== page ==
The state doesn’t have to give these preemptory challenges, but once it does, it has to not take them away as a result of mistakes and when it does, it’s violated the due process clause.

My question again.

The defendant in this case exercised the preemptory challenge to get off a wrongfully-seated juror, is that right?

Gary R. Peterson:


Now, what if in the same case, the state had had to do the same thing, would you be here?

Gary R. Peterson:

If the state had had to remove the juror in this case?

No, no.

Just another juror.

Gary R. Peterson:

Oh, I see.

They both started out with nine and they both ended up with eight, according to you.

Gary R. Peterson:

Well, the due process clause doesn’t protect the state, it protects individuals.

Well, I still ask you.

Would you be here?

Gary R. Peterson:


The state says we’re going to give preemptories only for the purpose of challenging people who you think were seated improperly, can’t be used for any other purpose, it can only be used where you believe the juror was improperly allowed on in the face of a for cause challenge, would that be okay?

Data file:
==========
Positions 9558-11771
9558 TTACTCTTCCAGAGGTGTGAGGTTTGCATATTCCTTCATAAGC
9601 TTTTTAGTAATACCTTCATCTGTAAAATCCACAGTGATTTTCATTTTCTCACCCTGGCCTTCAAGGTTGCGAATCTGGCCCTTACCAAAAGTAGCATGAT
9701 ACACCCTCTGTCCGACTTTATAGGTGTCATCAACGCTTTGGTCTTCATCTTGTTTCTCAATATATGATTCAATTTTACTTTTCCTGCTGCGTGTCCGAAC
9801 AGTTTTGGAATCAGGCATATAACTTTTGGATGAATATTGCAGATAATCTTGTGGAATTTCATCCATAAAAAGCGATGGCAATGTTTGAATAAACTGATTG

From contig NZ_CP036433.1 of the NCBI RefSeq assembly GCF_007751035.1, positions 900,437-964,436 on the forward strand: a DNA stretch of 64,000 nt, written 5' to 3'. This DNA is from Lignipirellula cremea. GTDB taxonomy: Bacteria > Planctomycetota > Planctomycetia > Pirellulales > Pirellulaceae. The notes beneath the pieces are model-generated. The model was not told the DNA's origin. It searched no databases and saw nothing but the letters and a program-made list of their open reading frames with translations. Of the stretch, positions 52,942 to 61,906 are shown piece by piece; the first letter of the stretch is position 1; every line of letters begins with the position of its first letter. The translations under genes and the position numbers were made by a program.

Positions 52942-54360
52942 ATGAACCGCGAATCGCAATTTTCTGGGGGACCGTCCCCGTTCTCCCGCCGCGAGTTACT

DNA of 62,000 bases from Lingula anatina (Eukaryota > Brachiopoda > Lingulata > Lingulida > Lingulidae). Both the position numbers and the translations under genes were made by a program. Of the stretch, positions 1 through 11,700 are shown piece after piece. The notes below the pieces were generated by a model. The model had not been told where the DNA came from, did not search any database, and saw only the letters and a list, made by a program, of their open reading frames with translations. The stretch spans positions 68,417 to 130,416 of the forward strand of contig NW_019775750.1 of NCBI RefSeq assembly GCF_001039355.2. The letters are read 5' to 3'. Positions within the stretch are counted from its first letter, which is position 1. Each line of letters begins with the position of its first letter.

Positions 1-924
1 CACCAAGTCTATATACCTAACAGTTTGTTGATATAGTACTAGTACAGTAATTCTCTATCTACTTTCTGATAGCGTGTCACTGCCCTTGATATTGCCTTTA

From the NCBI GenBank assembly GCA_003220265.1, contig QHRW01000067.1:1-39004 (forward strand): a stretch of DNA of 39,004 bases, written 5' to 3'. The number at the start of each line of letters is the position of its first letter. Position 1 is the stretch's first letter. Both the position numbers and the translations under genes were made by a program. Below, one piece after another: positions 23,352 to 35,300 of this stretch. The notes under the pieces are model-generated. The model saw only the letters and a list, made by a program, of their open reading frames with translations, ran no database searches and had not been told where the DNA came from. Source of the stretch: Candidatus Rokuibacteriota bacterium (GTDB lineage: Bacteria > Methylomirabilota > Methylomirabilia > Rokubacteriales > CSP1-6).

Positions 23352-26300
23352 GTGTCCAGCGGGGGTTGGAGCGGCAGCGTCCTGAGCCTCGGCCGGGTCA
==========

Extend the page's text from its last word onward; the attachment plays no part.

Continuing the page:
Gary R. Peterson:

I think if they defined that rule in advance to where the defense knows about it before the trial begins, and it’s fair to both sides, then that would be a legitimate limitation.

But this Oklahoma case law was in effect at the time this case was tried.

It was clear under Oklahoma law that that’s the deal.

You get nine and you use… both sides use as many of them as you need to remedy the errors.

Gary R. Peterson:

You didn’t know when the jury selection began whether the judge was going to make a mistake or not, and I think that’s the difference.

You can’t know how to exercise your preemptory challenges correctly and effectively unless you know whether the judge is going to make a mistake.

He isn’t going to come in and say, counsel, I’m going to make three mistakes during this jury selection and you can plan out your strategies accordingly.

Audio Transcription for Oral Reargument – April 18, 1988 in Ross v. Oklahoma


Gary R. Peterson:

That didn’t happen and because it didn’t, the defense couldn’t use its preemptories effectively and it did violate the due process clause.

William H. Rehnquist:

Thank you.

Thank you, Mr. Peterson.

The case is submitted.